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LONDON (AP) — Italy's political upheaval has raised questions of whether the eurozone is headed for a new financial crisis that could once again put in doubt the future of the euro and roil global markets.
Some observers think there's a chance that the uncertainty generated by the announced resignation of Premier Matteo Renzi could exacerbate concerns about Italy's economy, banks and state finances. In a worst case, they say, that could see the country falling out of the 19-country eurozone.
One consultancy, the London-based Centre for Economics and Business Research, thinks the chances of Italy still using the euro in five years' time have fallen below 30 percent following the rejection of Renzi's constitutional reform plan in a referendum Sunday.
Others see the turmoil as business as usual for a country where political instability is the norm. At worst, they say, Italy's shaky banks could need some extra rescue money.
Here's a look at the potential economic implications of Italy's political drama.
Q: What is the biggest immediate risk?
A: That's Italy's banks, which need to raise billions in new capital to remain healthy. The main problem bank is Monte dei Paschi di Siena, the country's third-biggest lender, which failed a stress test this year and has been in negotiations with investors to raise 5 billion euros ($5.4 billion). Those talks were reportedly being reviewed Monday, when the bank's shares fell 4.2 percent, as it could be harder to attract capital amid political uncertainty. Several other banks may need financial help, too — Italian banks have some 360 billion euros ($400 billion) in loans that won't be paid back in full.
Q: What about the longer-term?
A: There is the possibility that Italy's populist parties will be energized by their win in the referendum and could come to power. The 5-Star Movement in particular has made gains in the polls and wants to hold a non-binding referendum on whether to leave the euro. Experts say the party could be more lax about government spending, which could increase investor concerns about Italy's finances. The country has public debt worth 130 percent of GDP, a huge sum. If investors get jittery and ask for higher returns to buy Italy's debt, the country's borrowing costs could rise, in turn putting more pressure on the public finances and the economic outlook. That could cause a repeat of the crisis of 2012, when Italy's borrowing costs jumped up to unsustainable levels.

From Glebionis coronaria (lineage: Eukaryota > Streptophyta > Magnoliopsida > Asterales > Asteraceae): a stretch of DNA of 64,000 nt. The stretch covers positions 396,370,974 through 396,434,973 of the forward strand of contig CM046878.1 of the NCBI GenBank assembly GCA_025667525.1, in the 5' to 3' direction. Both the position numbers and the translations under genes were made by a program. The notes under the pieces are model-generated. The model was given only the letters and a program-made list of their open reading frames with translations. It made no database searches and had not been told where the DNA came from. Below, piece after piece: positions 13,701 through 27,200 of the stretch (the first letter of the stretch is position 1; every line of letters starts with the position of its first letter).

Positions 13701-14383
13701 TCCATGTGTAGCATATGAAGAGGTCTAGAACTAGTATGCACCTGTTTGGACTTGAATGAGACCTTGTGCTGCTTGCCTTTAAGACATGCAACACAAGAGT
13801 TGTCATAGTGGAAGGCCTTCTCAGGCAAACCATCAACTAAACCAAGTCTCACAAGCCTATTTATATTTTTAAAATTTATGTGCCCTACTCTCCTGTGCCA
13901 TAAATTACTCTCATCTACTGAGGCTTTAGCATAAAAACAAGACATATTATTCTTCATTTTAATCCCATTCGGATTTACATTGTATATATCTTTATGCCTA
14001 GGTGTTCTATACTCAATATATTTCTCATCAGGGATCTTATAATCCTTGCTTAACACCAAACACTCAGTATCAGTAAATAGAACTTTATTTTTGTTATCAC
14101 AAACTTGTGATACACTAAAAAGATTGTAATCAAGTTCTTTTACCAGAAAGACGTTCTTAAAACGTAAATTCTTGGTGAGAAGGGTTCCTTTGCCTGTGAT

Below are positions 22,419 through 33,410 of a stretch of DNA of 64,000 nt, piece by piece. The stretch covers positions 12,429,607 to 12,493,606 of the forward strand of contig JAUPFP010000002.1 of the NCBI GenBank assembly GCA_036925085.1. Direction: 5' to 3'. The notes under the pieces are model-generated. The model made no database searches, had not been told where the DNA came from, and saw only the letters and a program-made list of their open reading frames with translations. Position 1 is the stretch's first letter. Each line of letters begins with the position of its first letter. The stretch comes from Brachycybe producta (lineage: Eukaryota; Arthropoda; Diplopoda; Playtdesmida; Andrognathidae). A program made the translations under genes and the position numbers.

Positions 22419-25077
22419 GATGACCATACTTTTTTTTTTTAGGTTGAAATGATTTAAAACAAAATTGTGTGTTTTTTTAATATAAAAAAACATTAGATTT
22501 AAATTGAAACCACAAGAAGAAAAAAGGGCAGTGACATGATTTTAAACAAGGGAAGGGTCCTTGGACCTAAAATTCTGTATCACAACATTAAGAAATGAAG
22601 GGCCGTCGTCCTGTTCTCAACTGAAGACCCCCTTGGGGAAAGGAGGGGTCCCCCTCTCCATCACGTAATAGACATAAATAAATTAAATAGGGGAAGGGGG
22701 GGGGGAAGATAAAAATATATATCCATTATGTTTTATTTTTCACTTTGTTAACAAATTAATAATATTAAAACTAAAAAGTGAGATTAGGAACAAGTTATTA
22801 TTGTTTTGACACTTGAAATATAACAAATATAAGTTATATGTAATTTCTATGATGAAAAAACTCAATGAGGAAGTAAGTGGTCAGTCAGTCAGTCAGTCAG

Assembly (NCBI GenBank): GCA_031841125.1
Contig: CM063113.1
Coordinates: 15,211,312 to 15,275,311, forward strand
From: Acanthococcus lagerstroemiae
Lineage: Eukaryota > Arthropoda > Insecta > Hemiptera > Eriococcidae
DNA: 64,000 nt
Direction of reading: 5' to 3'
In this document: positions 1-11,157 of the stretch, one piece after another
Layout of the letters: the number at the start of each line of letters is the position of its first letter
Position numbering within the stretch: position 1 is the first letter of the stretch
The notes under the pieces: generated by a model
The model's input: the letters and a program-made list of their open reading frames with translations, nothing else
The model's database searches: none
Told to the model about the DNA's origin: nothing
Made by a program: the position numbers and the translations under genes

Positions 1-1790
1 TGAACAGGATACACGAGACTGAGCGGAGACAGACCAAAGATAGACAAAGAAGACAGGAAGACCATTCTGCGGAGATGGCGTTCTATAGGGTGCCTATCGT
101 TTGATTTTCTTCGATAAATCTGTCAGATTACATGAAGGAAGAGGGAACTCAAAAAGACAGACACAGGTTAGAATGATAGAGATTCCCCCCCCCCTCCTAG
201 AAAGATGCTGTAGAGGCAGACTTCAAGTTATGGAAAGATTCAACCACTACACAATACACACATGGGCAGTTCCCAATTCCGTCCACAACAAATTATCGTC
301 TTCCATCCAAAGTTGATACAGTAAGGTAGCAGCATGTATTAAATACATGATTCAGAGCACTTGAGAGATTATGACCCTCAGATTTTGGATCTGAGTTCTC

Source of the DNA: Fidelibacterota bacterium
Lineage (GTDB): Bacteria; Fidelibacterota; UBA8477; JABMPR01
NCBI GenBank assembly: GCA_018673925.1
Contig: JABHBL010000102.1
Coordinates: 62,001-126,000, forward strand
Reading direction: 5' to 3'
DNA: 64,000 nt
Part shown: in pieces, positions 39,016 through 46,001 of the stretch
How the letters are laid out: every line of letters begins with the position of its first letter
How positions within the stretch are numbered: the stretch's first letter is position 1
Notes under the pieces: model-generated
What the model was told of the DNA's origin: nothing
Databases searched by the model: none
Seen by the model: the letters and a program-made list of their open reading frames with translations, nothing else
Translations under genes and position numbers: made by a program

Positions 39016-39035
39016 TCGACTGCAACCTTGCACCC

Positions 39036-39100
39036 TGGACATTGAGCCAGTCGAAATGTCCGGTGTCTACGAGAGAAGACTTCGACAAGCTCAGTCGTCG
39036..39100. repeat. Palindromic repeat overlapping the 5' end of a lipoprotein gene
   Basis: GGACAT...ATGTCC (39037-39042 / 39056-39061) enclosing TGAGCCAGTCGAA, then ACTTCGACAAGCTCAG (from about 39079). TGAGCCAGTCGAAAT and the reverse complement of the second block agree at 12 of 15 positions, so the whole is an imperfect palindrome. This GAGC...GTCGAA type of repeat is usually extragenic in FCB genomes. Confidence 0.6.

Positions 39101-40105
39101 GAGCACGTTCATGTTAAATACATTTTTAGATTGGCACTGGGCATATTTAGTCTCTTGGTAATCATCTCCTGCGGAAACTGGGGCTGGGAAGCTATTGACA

Q: How bad would it be if Italy left the euro?
A: Nobody knows for sure, as no country has left the currency union, but most experts say it would be a big blow to markets and the world economy. Italy is the eurozone's third-largest economy and leaving would require it to print a new currency and redenominate its debt into the new money. The country would probably have to default on a lot of its debt, a move that could see the banks face possible collapse, leading to a deep recession. Uncertainty over the eurozone would heighten and that, economists say, would hit global growth. Any fears of Italy leaving would dwarf those experienced in 2015, when Greece last teetered on the euro exit edge.
Q: Why are markets not nose-diving, then?
A: In part, investors had already been expecting this result in Italy. Also, any danger of financial instability is not immediate, as it was with Greece, which last year was potentially just hours away from leaving the eurozone.
Meanwhile, the European Central Bank is acting as a big backstop in bond markets, indirectly protecting Italy's borrowing rates from rising too much. The ECB buys 80 billion euros ($86 billion) in bonds every month in the eurozone. That has the effect of weighing on bond yields such as Italy's. The country's 10-year bond yield is at 2 percent, still very low by historical standards and far below the 7 percent that Italy experienced in 2012.
Q: What happens now?
A: Whether Italy's jitters become an economic crisis depends on the upcoming political decisions. The president could call for early elections, a scenario that would roil markets as the 5-Star Movement would likely do well or even win. Analysts say it's more likely that Italy's president will appoint a transition government that will help ease the uncertainty, see through the rescue of the banks and eventually call for early elections, possibly for early 2018.
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